Costa Rican Kenneth Tencio Rips World's First BMX Backflip

This BMX bandit really stole the show.

30/05/2016 2:02 PM AEST | Updated 15/07/2016 12:53 PM AEST

World's First Backflip Down A Set Of Stairs

This is Costa Rican Kenneth Tencio doing the world's first backflip down a flight of stairs on a BMX. Who knew that was a thing you could do?

But this feat of concrete-defying daredevilry was -- at least in the opinion of this reporter -- only the second most dangerous thing that Tenicio, 21, did last Thursday while completing this trick.

The scariest thing? The landing. It's always the landing. Or in this case, what came immediately after the landing.

Red Bull Australia
There were actually six guys called Kenneth Tencio who did the trick.

Once Tencio had pulled off his "sick" trick (token bit of young person speak there), he faced two obstacles. One was a photographer. This photographer was stationed with a tripod at the bottom of the stairs to capture the moment. Yet for some reason, she seemed shocked as Tencio rushed towards her. The two almost collided.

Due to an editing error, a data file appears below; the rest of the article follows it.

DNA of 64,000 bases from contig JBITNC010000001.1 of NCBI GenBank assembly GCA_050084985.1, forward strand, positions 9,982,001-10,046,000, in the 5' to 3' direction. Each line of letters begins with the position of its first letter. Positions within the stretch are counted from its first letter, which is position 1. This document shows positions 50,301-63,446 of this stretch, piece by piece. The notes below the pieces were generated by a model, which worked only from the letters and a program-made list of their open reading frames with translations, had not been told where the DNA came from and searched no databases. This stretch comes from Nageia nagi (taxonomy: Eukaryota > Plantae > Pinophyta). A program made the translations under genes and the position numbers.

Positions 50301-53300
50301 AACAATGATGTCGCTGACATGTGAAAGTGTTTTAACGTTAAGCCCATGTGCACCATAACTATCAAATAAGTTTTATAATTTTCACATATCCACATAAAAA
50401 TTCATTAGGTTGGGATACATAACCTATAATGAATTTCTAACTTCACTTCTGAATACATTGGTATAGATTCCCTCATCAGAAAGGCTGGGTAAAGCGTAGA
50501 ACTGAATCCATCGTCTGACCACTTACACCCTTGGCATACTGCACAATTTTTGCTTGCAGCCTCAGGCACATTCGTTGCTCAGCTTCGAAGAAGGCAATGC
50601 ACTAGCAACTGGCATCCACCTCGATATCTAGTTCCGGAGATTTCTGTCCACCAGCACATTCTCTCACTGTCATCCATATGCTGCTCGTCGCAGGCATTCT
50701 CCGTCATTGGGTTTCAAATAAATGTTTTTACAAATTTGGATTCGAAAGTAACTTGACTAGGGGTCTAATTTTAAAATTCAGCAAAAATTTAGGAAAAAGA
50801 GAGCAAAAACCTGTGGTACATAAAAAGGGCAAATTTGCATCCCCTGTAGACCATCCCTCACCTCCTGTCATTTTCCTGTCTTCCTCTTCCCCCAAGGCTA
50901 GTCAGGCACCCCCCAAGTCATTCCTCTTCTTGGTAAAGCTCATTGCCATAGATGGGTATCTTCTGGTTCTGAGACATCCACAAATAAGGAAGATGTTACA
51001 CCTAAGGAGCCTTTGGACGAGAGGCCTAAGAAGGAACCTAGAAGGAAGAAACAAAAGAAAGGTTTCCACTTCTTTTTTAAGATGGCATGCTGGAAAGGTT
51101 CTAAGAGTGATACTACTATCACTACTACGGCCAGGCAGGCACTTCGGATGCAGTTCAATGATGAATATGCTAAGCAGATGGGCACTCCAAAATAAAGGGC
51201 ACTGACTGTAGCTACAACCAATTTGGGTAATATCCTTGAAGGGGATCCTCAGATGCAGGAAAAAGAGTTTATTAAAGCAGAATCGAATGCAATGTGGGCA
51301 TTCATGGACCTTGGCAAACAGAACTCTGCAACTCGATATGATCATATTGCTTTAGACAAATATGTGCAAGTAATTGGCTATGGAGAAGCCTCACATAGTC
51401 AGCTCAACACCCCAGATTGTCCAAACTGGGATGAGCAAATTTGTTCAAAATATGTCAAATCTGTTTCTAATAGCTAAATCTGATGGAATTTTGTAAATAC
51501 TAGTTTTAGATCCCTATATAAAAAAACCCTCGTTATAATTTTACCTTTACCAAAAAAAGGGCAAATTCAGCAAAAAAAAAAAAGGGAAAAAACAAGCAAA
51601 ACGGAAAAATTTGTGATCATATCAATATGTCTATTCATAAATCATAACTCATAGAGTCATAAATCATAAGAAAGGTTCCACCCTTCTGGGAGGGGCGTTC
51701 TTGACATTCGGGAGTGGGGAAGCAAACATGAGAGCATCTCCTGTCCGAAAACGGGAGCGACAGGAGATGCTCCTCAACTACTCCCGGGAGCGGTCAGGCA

Milliseconds after that, Tencio faced obstacle number two. A road in the Los Lagos district of the Costa Rican city of Heredia.

As far as we can tell, the road was not blocked off. So you know, if a car had come along came, it would have looked a lot like a BMX BLT out there. But Tencio made it. Phew.

Red Bull

"Backflipping down a set of stairs has been joked about for years, but never seemed like a realistic possibility until now," BMX expert Kyle Carlson told trick sponsors Red Bull.

Tencio, an accomplished Trick BMX rider, wanted to be the first. Even with "a sketchy gate in the front", he saw this flight of stairs as the best option because they were the right height.

"I wasn't worried about not flipping enough, but crashing into the rail or gate by landing in the wrong direction," he said.

Yeah, you don't say.

Red Bull
Woohoo! I'm still alive!

Tencio had four practice runs with pads at the bottom. Then it was time for the real thing.

"I had my mind clear and my heart pumping like an engine in my chest," he said. "All I was thinking was to pull with all my strength and waited for the landing in both wheels. It's a really unstable trick and even the slightest error could change it all."

Luckily there were no errors. Equally fortunately, there was no traffic. Don't try this at home, people. Or anywhere, really.

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